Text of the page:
CABOT, Vt. — A Vermont school board said it could save a small high school facing declining enrollment by converting it into an agricultural magnet academy that would attract out-of-state students.

The Cabot School Board plans to decide by Monday whether to pursue such an option to keep the 55-student high school operating, Vermont Public Radio reported. In recent years, programming and facility maintenance budgets have faced cuts as student numbers declined.

Members of a school board working group say a federal development fund could support the proposed Cabot Academy. The federal government had awarded Cabot Creamery funding with the stipulation that the money be repaid to the community and not the government.

“People who’ve moved to Cabot have told us that Cabot, for them, is unique because it offers hands-on training through partnerships … that are difficult to come by in an urban area,” Cabot resident Fran Voigt said. Voigt said the proposed academy could provide students with agricultural opportunities through partnerships with local farms.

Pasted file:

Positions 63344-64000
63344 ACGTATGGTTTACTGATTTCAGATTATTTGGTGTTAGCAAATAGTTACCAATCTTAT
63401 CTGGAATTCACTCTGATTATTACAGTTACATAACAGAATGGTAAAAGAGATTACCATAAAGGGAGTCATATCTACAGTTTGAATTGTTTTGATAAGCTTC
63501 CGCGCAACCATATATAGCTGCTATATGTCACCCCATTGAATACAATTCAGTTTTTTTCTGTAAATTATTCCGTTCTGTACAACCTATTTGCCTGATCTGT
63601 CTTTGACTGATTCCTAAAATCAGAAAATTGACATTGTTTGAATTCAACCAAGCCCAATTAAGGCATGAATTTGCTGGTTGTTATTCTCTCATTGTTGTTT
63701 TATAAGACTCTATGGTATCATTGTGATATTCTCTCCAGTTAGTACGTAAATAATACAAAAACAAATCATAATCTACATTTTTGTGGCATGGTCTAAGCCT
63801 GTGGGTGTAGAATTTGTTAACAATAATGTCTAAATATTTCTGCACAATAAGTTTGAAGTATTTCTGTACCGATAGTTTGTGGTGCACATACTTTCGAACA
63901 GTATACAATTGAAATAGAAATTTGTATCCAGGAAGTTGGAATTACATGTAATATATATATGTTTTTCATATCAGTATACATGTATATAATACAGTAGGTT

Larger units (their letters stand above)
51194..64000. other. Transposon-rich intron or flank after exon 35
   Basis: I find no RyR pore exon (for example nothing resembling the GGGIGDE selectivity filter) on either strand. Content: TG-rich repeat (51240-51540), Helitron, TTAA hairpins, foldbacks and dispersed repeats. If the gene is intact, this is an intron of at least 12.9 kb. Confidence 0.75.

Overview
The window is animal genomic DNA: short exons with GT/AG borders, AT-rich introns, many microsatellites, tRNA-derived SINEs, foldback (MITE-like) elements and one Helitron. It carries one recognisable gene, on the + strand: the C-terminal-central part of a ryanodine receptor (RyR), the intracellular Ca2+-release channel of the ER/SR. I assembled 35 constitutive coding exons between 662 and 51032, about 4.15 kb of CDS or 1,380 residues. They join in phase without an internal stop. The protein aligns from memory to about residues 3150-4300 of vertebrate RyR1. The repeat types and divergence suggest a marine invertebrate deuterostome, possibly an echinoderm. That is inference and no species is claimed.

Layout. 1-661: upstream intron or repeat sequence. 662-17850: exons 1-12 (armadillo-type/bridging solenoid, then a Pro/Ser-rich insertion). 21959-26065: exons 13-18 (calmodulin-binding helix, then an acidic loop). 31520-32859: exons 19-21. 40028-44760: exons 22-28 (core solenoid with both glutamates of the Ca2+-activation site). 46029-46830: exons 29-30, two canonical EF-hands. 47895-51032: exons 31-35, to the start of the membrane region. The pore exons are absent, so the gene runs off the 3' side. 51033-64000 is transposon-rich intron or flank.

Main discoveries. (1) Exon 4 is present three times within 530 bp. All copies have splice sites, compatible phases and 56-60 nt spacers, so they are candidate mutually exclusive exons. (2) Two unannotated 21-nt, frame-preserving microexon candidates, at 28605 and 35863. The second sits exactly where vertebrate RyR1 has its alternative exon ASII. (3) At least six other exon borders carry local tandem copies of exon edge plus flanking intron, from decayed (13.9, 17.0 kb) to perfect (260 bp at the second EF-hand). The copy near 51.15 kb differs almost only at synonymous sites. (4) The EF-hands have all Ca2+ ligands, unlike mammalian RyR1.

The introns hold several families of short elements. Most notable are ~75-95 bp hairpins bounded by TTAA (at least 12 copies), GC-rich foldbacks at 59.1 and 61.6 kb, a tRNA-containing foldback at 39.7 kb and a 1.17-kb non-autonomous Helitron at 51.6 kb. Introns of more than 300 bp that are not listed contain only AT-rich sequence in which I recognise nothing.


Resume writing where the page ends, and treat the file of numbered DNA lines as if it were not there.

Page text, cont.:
The proposal would ask for the town to give Cabot Academy $250,000 from the federal Urban Development Action Grant fund and loan the institution another $250,000 from the fund.

Out-of-state students would be charged $45,500 per year under the plan. That money would go to tuition, room and board and enrichment programs for the entire Cabot High School community.

The school board could also decide Monday to close the high school. It would then ask voters to approve joining a high school tuitioning district with Walden, Waterford and Barnet.